Judging New Orleans based on a stay during Mardi Gras is like judging New York based on standing outside for New Years Eve; for the best the city has to offer you really should go in the off season. The service is much better and you won't be treated like cattle with a wallet.
Upon landing in the city and checking into the gorgeous Royal Senesta hotel (which is located in the heart of the French Quarter) lunch was in order. The amazing thing about New Orleans is you can stuff your face with the most incredible food and think that there is no way you could ever eat again.....and a few hours pass as you walk around and you're starving!
Acme Oyster House opens up at 11 and the line starts forming even before that. Started in 1910, the original Acme is still in the heart of the Quarter.
We ordered up two dozen oysters and made short work of them. They were delicious and the sauce had just the right amount of slow burning heat to compliment the salty coolness of the oysters. Their Peacemaker po' boy (with both shrimp and oyster) is served with a Tabasco mayonnaise and was voted number 4 in the top ten sandwiches. Here's a tip- no one is going to advertise that they have the worst po' boy in the city, everyone says they have the best. Pick a place and have a po' boy, test our a few places and judge for your self.
|Oysters at Bourbon House|
We recommend skipping the overly haughty Arnaud's. So, we minks weren't wearing our finest diamonds and pearls that night, we had yet to unpack our bags and just wanted good food close to our hotel. Our waiter brought us bread (we minks love bread!) but alas, no bread plates and no knife to cut the bread with. Was this bread for show? Was it to be eaten with our meal? When we asked for bread plates, we received strange looks from our servers (we had three of them and they hovered the entire time, unless we wanted something and then they weren't there). Country mink decided to hell with it and broke hunks off the bread. The food was good, but the waiter chastised us for leaving crumbs on the table.
City mink highly recommends Muriel's. The bar is nestled in the back and their take on a sidecar (here they call it a street car) was down right tasty. The servers were attentive and made some lovely recommendations on wine. We chose the Table D' Hote menu and sampled turtle soup, pecan crusted puppy drum (the signature dish) and for dessert the best bread pudding you could ever dream of; rich and custardy with a rum carmel sauce...mmmm!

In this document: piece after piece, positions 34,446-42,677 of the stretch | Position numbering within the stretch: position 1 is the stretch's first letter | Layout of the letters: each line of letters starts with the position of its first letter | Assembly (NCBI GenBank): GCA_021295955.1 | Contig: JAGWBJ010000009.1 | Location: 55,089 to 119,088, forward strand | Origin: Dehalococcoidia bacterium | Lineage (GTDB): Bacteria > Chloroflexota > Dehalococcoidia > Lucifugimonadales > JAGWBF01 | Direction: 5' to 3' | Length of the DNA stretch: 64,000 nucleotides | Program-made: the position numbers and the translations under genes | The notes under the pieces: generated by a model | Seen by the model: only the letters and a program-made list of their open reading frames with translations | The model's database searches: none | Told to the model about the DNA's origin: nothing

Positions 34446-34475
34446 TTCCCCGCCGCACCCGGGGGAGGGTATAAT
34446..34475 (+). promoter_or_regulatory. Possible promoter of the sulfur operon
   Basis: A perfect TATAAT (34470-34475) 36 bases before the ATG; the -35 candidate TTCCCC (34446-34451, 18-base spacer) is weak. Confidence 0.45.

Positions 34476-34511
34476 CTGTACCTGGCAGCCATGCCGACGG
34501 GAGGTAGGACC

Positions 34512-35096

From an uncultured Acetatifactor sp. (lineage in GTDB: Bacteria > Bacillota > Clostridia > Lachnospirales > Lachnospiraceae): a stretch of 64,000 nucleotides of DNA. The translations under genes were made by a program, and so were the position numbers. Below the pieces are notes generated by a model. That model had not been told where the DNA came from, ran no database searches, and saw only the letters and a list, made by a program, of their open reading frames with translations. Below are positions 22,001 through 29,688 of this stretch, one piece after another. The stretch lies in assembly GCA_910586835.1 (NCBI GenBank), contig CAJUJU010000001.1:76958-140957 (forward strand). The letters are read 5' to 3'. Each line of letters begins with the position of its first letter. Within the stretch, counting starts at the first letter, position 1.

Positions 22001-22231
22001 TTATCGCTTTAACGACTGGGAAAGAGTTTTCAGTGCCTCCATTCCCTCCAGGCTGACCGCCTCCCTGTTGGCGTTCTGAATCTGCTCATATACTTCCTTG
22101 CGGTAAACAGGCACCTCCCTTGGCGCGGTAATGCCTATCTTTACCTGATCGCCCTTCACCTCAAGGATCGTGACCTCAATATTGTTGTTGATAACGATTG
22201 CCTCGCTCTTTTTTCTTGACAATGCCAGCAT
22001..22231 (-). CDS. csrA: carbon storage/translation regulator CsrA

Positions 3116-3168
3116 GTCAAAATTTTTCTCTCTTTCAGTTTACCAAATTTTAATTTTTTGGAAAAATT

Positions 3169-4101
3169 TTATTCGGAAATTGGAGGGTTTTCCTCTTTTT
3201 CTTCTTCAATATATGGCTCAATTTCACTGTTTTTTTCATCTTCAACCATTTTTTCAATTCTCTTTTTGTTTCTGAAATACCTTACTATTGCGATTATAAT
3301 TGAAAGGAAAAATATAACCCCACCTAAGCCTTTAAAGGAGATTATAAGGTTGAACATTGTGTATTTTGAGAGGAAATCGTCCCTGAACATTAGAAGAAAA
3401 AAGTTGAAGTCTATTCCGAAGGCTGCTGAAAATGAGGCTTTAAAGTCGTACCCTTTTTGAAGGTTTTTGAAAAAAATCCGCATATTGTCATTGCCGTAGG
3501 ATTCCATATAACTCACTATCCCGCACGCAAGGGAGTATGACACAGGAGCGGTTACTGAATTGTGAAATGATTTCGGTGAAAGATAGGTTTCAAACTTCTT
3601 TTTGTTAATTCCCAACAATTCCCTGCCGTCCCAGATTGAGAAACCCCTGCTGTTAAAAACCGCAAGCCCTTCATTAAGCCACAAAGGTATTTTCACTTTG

|Hillbilly Heroine at Cafe Adelaide's|
Country mink was happy with an accidental find on Christmas Eve Day. Gott Gourmet on Magazine St. was open when most places were closed up until the evening for their dinner service. The owner explained to us that his family always had a big breakfast on Christmas Eve and he was keeping that tradition. After agonizing over Chicken and waffles, the Crab and Brie omelet, she decided on the Jumbo Shrimp and Smoked Gouda with Yellow Grits; a dish that will be thought about fondly for many months. The grits were creamy (unlike the stiff dry grits we had the next day for dinner) and the shrimp portions were large. Roman Bread toast points were served along with the meal, and manners be damned, we scooped some creamy grit, shrimp and sausage goodness on the toast and enjoyed!
|Beignet covered in powdered sugar|
One thing you must do in New Orleans- eat beignets! Two of the more famous locations in the Quarter are Cafe du Monde and Cafe Beignet. For the uninitiated, a beignet is a fried fritter that was originally brought the Louisiana by the Acadians. The square piece of fried dough is covered in powdered sugar (or drowned in it) and served in orders of threes. When you munch on your beignets sip a cup of Cafe Au Lait (half coffee, half milk). Now, you could go to your local coffee shop and have a cup, but it won't be anywhere near the same. Louisiana coffee is made with chicory, giving it a distinctive chocolate flavor and cutting the bitterness of the coffee. The tourists go to Cafe du Monde, there's always a line and that's just for the pick-up window. We recommend Cafe Beignet, the smaller, multiple locations lead to the beignets being made to order (you can watch the mass production of fried dough at Cafe Du Monde) and the small seating area means you can enjoy your drink and snack (anytime is beignet time!) without feeling like you have to hurry up and move for the next customer.
New Orleans isn't all about food, the shopping scene is just as vibrant. Here's just a couple of our favorites.....
|Macaroons from Sucre|
New Orleans is slowly coming back from "the storm" as the locals call it, but there is still a long way to go. Many shops seemed abandoned and you could still see the water line from the surge in some areas. We are confidant that the Big Easy will come back, as long as the people go back to it too.